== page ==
I slept well. Finally. (Georges always sleeps well) In the morning we rushed to get ready so Eelco could get his early start to the trail–only to find out Eelco had set the same hiking goal as we had and so was in no rush to hike our measly number of easy kilometers–we could leave a bit later. So I calmed down and had another cup of coffee. We all chatted around the breakfast table and it looked like Eelco might choose to hike with us for the day (a rest day to him). I made some peanut butter and poured some cobweb-free corn flakes into it for breakfast. Jim took us back to town and dropped us at the trail.
Thus began an awesome day of hiking with Eelco. The trails that day were all easy and mostly enjoyable. Things were pretty wet in the morning as we wound through pasture up and over several huge hills until we rejoined the river and the highway. The sun came out eventually, though, and we enjoyed the stop banks and fields. My bruised feet were peaking with pain and I was really struggling with one of them starting to hurt quite a bit, but the trail and company was good distraction. Today we were far from houses and roads. Just us down in the fields by the river. The ground and track changed with each fence we climbed. There were some astounding trees and picturesque views. 🙂 It was a good day in the trail.
But the best part was Eelco. It was so good to spend time chatting with him. He made awesome company and added great value to our day. It was also nice just to have someone besides me and Georges to talk to for a whole day. Eelco turned out to be one of the coolest people I’ve met. He’s kind of hiking through his midlife crisis–midlife adjustment he calls it. He owns a pub in Nelson (town in the northern part of the South Island). His pub serves New Zealand craft brews only and his goal is to encourage social change. His wife is a key player in Wearable Art and gets to travel all over with the exhibit. They have grown kids, and I think some grand kids? The three of us talked about tons of different topics; easy conversation flowed for hours on end.
The end of the day’s section was over blacktop. We arrived in Rangeriri around four. Eelco was planning to stay in the local pub, but G and I wanted to sleep in our neglected tent. We wanted to have dinner with Eelco, though, so we figured we’d ask to garden camp in town. We all headed into the town (the trail turned and crossed a bridge over the river immediately prior to the actual town, so we went on to the town). They were in the process of building an interchange and new bridge access, which we couldn’t tell how to navigate very easily, so we cut through the construction site and found the state highway that stood between us and the town. It didn’t look like there was a road anywhere nearby that could get us across the highway.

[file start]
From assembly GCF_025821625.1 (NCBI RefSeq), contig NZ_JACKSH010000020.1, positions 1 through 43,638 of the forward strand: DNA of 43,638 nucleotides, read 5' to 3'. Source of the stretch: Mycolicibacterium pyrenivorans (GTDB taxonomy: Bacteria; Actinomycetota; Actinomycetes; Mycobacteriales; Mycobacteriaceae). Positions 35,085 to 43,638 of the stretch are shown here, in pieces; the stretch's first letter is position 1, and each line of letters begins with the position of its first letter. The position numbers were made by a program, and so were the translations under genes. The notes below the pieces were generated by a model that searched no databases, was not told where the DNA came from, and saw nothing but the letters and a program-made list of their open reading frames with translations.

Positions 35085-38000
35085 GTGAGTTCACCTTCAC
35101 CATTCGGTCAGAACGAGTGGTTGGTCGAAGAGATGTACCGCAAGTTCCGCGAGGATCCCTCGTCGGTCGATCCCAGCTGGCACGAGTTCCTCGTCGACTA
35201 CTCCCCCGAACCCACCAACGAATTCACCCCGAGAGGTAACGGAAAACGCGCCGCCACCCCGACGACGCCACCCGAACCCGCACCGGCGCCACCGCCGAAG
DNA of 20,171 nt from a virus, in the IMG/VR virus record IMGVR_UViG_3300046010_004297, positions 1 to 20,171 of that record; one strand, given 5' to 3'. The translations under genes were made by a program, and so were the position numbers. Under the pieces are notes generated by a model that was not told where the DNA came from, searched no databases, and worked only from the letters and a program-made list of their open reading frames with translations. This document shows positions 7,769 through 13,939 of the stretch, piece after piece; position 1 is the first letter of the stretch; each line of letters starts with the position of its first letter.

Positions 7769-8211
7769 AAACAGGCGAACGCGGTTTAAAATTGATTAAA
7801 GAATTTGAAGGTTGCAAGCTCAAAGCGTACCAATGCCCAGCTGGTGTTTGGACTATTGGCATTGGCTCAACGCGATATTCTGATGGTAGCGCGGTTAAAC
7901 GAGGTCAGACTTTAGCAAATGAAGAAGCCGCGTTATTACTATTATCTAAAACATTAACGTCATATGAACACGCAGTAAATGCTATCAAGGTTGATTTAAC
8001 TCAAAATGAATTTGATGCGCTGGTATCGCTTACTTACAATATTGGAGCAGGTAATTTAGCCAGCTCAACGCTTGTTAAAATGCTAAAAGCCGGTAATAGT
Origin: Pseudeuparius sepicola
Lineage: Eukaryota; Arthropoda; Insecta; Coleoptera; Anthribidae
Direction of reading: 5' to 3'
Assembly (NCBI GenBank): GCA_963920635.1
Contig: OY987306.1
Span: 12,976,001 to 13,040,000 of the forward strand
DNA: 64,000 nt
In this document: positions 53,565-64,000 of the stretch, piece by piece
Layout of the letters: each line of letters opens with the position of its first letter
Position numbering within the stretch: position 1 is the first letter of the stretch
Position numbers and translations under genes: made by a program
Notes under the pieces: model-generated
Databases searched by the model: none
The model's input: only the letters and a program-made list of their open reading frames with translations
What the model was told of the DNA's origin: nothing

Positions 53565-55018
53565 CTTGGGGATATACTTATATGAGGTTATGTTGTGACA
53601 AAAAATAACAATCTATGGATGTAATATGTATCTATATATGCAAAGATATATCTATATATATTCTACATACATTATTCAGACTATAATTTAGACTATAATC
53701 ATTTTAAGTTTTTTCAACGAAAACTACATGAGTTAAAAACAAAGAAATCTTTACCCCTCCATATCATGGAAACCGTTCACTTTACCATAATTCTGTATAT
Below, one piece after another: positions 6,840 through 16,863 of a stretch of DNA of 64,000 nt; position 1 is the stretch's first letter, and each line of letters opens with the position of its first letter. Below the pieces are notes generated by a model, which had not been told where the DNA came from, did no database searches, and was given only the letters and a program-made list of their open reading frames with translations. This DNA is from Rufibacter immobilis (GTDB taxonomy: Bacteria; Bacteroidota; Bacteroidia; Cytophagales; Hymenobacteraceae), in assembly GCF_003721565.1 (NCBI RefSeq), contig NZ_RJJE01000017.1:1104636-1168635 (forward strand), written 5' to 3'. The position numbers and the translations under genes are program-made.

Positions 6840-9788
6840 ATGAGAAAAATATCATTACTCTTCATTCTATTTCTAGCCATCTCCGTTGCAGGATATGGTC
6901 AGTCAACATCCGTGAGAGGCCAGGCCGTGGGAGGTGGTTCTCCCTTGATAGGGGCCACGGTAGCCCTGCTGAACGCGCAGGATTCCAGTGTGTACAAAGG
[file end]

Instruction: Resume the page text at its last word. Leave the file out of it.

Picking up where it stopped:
We decided to carefully, carefully jump the concrete wall into the first lane of traffic, jump over the iron wire median fence, run across the second lane of traffic and jump over the far guardrail to get to the town. Carefully timed, it worked just fine. We strolled up the town road and found the pub–one of three buildings. Eelco inquired about the cost of a room and the time dinner is served. I asked if G and I could set up our tent on their land, but they said no. We said we’d be back for dinner and they recommended we ask the cafe next door for a place to camp. Eelco decided the room was too expensive, so he came with us to find a camp spot. There were public toilets by these three buildings, so we knew we would likely be able to camp somewhere nearby. The gal at the cafe was just closing up. Eelco said I should ask to camp because I’m I foreigner. The gal was more than happy to let us camp and apologized that she couldn’t give us more than a patch of grass. She lead us around back where we found a fenced stone patio with tables and the a small yard of perfectly manicured grass.
We thanked her extensively and picked spots for our tents as she left. After setting up camp and changing shoes–hopping they might dry some in the last bits of sunshine–we all set out for the pub.
We enjoyed a delicious dinner together. Eelco recommended a beer which I liked a lot and bought a small bag of potato chips for us to share. Georges had steak, Eelco (a vegetarian) had fettuccini, and I had a smoked chicken salad. G and I also shared a chocolate cake and ice cream dessert.
Having stuffed ourselves with satisfaction and continued good company, we headed back to camp. The public toilets were another of the completely electric, singing variety–always pleasant to pee to music. 🙂
We all wished each other good night and tucked in. A possum visited–with its raspy, screeching breathing and crying–but it left us alone after a while. Then things were peaceful and sleep came easily.